Everyone knows about Half Dome in Yosemite — but have you heard of the bubbling geothermal hot spots of Lassen? Or the talus caves in Pinnacles National Park?
My boyfriend and I have spent months on the road for the past four summers visiting all of our favorite places and seeing new parts each time. I have backpacked in five of the nine California national parks and day-hiked in each. They all have extremely unique things to see, beautiful places to go, and a lot that visitors should know.
This guide will briefly cover each park, the best time to visit, where to get permits, and my top three favorite things to do in each one.
Here are nine California national parks, listed in order from the least known to the most popular.
Editor’s note: Be aware that California wildfires are frequent in the dry season (summer) and dangerous. Doing any outdoor activity in smoke can be harmful to your health. Always check with the National Park Service for any alerts related to wildfire-related closures in California.
All 9 California National Parks
1. Lassen Volcanic National Park
Located in Northern California, this national park offers hiking, camping, backpacking, and boating. The 30-mile scenic drive connects the two visitor centers, Loomis Museum by the northwest entrance and Kohm Yah-mah-nee by the southwest entrance.
Lassen Volcanic National Park permits and reservations: Reservations are required for group campsites and access to stock corrals. Permits are required for backcountry camping and stock use.
When to go: Summer is the time to hike, backpack, camp, swim, and more. The park is open in the winter for snowshoeing, backcountry skiing, and snowboarding, but with limited amenities and accessibility.
Top 3 Things to Do in Lassen Volcanic Park
- Hike to Bumpass Hell, the largest geothermal area in the park. The trailhead is right across from Lassen Peak’s trailhead. It’s the largest plug dome volcano in the world.
- Visit Manzanita Lake, the most convenient lake for all summer activities.
- Drive to Butte Lake, hike the Cinder Cone trail, and see the Fantastic Lava Beds.
2. Pinnacles National Park
Located in Central California, this park has climbing routes, hiking trails, bird-watching opportunities, and even caves to hike through. There are two entrances (east and west), two visitor centers on each side, and one campground on the east. Both sides connect with hiking trails instead of roads.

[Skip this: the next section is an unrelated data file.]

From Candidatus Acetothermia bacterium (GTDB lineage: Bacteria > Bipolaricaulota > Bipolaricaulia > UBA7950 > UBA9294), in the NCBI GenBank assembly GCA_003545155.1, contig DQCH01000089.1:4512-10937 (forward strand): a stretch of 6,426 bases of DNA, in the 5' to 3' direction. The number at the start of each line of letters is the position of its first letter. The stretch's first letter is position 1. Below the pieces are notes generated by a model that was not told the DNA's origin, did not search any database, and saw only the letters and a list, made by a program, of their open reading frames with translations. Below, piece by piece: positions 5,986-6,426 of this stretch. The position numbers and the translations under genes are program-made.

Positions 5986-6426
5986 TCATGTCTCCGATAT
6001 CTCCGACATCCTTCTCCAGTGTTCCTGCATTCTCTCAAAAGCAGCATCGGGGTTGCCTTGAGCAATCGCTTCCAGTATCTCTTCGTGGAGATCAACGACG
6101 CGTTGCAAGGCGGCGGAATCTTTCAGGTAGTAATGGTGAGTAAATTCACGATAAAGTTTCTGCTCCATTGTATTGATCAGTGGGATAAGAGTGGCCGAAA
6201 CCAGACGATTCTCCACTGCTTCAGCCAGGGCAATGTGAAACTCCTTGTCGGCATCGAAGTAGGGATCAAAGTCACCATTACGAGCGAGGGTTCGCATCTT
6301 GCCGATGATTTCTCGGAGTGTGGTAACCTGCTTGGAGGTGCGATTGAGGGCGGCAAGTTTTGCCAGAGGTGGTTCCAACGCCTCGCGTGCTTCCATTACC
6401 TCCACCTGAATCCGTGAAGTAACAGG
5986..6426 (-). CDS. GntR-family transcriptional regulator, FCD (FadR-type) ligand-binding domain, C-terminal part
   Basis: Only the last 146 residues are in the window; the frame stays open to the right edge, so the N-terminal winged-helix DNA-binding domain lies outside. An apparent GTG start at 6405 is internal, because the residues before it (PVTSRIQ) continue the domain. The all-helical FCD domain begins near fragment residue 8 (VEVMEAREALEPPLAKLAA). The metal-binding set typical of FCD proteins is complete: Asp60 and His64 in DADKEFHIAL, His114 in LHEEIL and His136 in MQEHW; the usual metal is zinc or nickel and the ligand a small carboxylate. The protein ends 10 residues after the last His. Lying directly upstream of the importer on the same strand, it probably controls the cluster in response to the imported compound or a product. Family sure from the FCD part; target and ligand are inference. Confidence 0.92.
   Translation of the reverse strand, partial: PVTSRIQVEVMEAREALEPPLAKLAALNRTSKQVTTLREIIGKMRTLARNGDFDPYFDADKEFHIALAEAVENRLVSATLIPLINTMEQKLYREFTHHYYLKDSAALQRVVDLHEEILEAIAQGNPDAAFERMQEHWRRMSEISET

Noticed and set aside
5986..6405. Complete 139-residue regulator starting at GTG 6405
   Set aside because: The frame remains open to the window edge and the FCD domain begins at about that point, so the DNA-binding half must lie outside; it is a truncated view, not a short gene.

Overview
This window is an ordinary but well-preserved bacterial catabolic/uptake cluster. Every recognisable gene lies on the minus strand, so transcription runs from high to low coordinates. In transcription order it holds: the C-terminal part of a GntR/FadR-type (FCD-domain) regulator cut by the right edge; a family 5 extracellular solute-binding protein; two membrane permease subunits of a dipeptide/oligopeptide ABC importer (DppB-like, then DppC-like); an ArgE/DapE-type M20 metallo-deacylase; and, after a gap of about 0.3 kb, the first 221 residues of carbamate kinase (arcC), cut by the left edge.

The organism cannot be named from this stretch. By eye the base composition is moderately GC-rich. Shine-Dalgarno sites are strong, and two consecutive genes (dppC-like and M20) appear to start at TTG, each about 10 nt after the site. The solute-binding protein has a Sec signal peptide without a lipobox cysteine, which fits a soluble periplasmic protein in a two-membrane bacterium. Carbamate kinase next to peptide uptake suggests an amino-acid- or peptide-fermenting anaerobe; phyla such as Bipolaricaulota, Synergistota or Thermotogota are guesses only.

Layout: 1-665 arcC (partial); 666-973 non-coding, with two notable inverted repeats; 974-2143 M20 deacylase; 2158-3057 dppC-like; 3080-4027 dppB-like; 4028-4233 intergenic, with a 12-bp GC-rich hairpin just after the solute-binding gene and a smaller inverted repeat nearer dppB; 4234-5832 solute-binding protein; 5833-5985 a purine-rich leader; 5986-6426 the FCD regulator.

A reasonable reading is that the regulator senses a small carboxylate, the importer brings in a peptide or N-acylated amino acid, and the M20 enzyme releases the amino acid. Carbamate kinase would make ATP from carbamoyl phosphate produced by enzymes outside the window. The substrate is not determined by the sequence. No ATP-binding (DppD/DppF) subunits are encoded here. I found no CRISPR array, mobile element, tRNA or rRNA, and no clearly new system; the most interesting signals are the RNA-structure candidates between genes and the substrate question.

Pinnacles National Park permits and reservations: No advance permits are required to enter Pinnacles National Park. Reservations for the campground can be made here.
When to go: For the most enjoyable experience, visit between September and May. The summer heat can be overwhelming and even dangerous.
Top 3 Things to Do in Pinnacles National Park
- Hike the High Peaks Trail for views of the park and sections of trail built into the rock.
- Hike through Bear Gulch Cave on the east side. Remember to bring your headlamp.
- Watch for California condors, the largest land bird in North America. Pinnacles joined the California Condor Recovery Program in 2003.
3. Channel Islands National Park
Located in Southern California, the five islands that make up this park are San Miguel, Santa Rosa, Santa Cruz, Anacapa, and Santa Barbara. Reserve a private boat or a public, national park-authorized boat to get there. Stay for a day to hike, snorkel, sail, or sea kayak. Stay for a few days to make the most of your visit.
Channel Islands National Park permits and reservations: Advance camping reservations are required for all front-country campgrounds. No permits are required to land boats on the islands, but a landing permit is required to land on The Nature Conservancy (TNC) on Santa Cruz Island.
When to go: This park is open year-round for you to enjoy, but boat rides are less frequent in the cooler months.
Top 3 Things to Do in Channel Islands National Park
- Hike to Potato Harbor and Cavern Point on Santa Cruz Island.
- Sea kayak below the cliffs, into private inlets, and around sea caves.